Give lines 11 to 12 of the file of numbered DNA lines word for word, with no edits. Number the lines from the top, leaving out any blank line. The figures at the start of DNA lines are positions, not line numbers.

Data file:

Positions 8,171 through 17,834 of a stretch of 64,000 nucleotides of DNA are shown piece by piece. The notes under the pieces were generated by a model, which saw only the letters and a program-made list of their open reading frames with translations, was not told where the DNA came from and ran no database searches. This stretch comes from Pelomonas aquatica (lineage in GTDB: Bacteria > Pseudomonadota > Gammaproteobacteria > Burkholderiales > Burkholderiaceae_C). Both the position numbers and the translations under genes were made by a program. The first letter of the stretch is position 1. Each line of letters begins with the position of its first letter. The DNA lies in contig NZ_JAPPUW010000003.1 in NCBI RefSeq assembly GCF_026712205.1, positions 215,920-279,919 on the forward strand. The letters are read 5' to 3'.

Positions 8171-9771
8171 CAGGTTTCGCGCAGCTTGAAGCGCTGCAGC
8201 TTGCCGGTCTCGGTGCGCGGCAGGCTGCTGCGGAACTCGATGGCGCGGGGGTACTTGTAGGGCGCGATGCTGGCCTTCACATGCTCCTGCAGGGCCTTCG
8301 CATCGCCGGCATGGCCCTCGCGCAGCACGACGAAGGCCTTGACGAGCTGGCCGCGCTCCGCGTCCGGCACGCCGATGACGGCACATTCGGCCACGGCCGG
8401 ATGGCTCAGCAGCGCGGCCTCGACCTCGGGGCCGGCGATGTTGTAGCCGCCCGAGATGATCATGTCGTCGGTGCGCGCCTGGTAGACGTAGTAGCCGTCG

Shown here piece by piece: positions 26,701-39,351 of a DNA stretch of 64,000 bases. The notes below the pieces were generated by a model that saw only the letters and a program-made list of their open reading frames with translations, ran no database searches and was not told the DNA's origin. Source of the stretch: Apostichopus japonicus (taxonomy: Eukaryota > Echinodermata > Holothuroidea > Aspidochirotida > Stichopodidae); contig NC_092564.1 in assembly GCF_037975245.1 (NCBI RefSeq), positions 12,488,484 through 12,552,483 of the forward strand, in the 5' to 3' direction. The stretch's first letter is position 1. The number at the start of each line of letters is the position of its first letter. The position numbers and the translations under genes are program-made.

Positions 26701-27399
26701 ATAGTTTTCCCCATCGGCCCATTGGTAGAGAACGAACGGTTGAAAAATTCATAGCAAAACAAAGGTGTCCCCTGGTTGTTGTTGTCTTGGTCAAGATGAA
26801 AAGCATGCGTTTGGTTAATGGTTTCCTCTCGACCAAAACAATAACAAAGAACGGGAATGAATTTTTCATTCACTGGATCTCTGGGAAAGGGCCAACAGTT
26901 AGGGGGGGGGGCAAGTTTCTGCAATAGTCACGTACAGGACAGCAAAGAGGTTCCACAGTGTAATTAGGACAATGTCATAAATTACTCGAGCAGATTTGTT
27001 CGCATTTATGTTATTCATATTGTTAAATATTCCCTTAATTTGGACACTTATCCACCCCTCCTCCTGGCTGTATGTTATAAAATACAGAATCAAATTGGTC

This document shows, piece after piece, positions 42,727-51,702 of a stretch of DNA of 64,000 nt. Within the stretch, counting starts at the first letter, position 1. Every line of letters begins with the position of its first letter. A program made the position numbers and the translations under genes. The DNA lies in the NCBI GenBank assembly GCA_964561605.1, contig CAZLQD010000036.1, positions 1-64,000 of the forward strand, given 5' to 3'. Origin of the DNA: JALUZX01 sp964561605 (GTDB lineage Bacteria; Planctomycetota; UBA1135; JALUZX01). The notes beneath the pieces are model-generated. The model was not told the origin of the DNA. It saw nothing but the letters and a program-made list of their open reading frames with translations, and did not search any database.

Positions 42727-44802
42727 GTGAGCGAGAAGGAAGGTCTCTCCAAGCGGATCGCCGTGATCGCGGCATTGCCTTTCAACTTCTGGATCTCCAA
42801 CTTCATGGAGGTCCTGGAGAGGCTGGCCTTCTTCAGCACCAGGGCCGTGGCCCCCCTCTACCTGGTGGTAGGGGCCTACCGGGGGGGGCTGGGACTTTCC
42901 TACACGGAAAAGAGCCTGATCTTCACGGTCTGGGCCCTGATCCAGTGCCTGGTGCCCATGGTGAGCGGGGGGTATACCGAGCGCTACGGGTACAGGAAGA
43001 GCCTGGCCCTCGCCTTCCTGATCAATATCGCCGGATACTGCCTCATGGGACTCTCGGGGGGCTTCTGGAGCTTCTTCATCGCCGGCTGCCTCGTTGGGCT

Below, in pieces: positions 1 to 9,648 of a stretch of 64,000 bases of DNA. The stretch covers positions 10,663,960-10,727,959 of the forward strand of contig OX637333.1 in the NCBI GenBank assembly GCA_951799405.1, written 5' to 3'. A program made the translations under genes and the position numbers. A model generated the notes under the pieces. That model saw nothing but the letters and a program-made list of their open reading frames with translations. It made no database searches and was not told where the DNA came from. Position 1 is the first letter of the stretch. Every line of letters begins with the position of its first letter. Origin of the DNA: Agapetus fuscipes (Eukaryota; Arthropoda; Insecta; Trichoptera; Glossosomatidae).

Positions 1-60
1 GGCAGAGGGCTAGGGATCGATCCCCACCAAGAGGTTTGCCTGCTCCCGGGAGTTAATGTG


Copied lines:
26901 AGGGGGGGGGGCAAGTTTCTGCAATAGTCACGTACAGGACAGCAAAGAGGTTCCACAGTGTAATTAGGACAATGTCATAAATTACTCGAGCAGATTTGTT
27001 CGCATTTATGTTATTCATATTGTTAAATATTCCCTTAATTTGGACACTTATCCACCCCTCCTCCTGGCTGTATGTTATAAAATACAGAATCAAATTGGTC